The built environment has a vast impact on natural environment, human health, and the economy. In the U.S., buildings account for 39% of total energy use and 12% of total water consumption. Green building describes a set of policies and practices to ensure buildings are built and used in ways that are as environmental responsible and resource-efficient as possible from construction to demolition. It is a holistic concept that starts with the understanding that the built environment can have profound effects, both positive and negative, on the natural environment, as well as the people who inhabit buildings every day. Green building is an effort to amplify the positive and mitigate the negative of these effects throughout the entire life cycle of a building.
While there are many different definitions of green building out there, it is generally accepted as the planning, design, construction, and operations of buildings with several central, foremost considerations: energy use, water use, indoor environmental quality, material section and the building’s effects on its site.
USGBC, LEED, and GBI
Two of the most commonly used green building rating systems in the U.S are the U.S Greening Building Council’s (USGBC) Leadership in Energy and Environmental Design (LEED) and the Green Building Initiative’s (GBI) Green Globes. LEED acts as a framework for decision-making for project teams in all of these areas, rewarding best practices and innovation and recognizing exemplary building projects with different levels of LEED certification.
Green building existed before LEED even before USGBC was established in 1993. Some practices, such as using local and renewable materials or passive solar design, date back millennia. The Anasazi in the Southwest built entire villages so that all the homes received solar heat in the winter. The contemporary green building movement arose out of the need and desire for more energy efficient and environmentally friendly building practices.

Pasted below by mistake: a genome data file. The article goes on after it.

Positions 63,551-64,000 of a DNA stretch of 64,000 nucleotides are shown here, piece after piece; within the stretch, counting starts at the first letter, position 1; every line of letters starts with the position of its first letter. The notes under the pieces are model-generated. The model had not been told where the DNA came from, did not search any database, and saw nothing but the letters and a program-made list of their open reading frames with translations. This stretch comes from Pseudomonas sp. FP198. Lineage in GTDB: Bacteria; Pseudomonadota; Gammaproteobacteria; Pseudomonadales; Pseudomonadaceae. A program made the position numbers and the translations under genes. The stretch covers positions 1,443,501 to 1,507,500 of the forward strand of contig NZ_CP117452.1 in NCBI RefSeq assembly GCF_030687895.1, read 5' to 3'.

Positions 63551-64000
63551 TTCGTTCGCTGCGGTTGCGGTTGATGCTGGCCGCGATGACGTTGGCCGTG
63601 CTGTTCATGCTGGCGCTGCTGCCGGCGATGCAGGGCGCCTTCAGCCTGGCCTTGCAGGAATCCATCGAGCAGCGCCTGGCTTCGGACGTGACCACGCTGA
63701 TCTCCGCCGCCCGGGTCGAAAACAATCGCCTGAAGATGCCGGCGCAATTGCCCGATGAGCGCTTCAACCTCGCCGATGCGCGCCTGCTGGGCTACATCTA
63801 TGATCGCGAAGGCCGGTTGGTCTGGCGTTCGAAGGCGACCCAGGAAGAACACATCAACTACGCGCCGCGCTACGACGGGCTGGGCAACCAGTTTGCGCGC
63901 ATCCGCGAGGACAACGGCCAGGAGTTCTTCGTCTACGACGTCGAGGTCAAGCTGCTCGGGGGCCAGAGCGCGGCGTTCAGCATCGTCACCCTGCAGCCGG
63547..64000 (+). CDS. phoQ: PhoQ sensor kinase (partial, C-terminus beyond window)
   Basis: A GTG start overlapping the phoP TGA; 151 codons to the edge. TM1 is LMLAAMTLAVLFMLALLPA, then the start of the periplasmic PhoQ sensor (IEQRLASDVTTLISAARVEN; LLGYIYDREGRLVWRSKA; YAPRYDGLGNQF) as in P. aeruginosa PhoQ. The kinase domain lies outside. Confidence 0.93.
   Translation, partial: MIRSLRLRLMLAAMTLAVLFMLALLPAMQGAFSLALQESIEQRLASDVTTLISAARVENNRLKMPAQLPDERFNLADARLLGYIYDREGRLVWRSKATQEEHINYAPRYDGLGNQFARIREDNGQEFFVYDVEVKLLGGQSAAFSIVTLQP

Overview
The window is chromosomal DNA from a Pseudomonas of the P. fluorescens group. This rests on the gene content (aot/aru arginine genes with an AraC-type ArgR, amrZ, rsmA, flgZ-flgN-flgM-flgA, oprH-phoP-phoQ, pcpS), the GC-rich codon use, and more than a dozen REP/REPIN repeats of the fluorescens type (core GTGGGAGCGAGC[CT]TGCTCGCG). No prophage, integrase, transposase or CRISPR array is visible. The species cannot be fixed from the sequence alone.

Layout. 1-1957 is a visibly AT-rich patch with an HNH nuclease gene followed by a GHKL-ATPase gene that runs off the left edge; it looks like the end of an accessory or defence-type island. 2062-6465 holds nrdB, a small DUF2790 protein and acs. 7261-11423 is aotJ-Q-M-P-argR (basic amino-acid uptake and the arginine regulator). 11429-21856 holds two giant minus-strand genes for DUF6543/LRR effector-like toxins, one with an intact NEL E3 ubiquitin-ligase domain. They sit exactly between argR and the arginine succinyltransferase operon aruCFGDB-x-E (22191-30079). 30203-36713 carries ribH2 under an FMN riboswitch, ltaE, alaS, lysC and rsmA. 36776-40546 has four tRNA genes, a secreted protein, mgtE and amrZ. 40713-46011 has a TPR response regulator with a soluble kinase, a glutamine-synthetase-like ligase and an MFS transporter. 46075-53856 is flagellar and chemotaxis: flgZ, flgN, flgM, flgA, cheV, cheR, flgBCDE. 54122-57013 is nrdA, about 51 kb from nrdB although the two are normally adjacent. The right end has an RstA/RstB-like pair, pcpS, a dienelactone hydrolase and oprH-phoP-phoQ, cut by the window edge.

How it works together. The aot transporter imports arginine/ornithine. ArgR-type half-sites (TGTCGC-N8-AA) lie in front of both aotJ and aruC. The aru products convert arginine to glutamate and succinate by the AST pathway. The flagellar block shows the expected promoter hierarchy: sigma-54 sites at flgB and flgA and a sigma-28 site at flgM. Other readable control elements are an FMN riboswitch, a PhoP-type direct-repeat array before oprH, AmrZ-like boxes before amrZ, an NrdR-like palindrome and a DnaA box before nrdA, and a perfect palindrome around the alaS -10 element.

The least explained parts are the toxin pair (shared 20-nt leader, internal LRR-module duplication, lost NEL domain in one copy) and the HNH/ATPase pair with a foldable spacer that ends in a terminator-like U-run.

The oil price increases of the 1970s spurred significant research and activity to improve energy efficiency and find renewable energy sources. This combined with the environmental movement of the 1960s and 1970s led to the earliest experiments with contemporary green buildings. Many great green buildings ideas were being circulated and used prior to LEED’s development in the mid to late 1990s, but there was no central mechanism for codifying them or ensuring their effective implementation.
Today, a LEED plaque is a universal mark of distinction, signifying that the building was constructed or is being operated to be healthy, high-performing and resource efficient. More than 60,000 commercial projects worldwide are participating in LEED, with 1.7 million square feet certifying every day. LEED has also spawned an entire green building industry, expected to be worth up to $248 billion in the U.S. by 2016. So far more than 100,000 housing units were certified by the LEED for Homes program.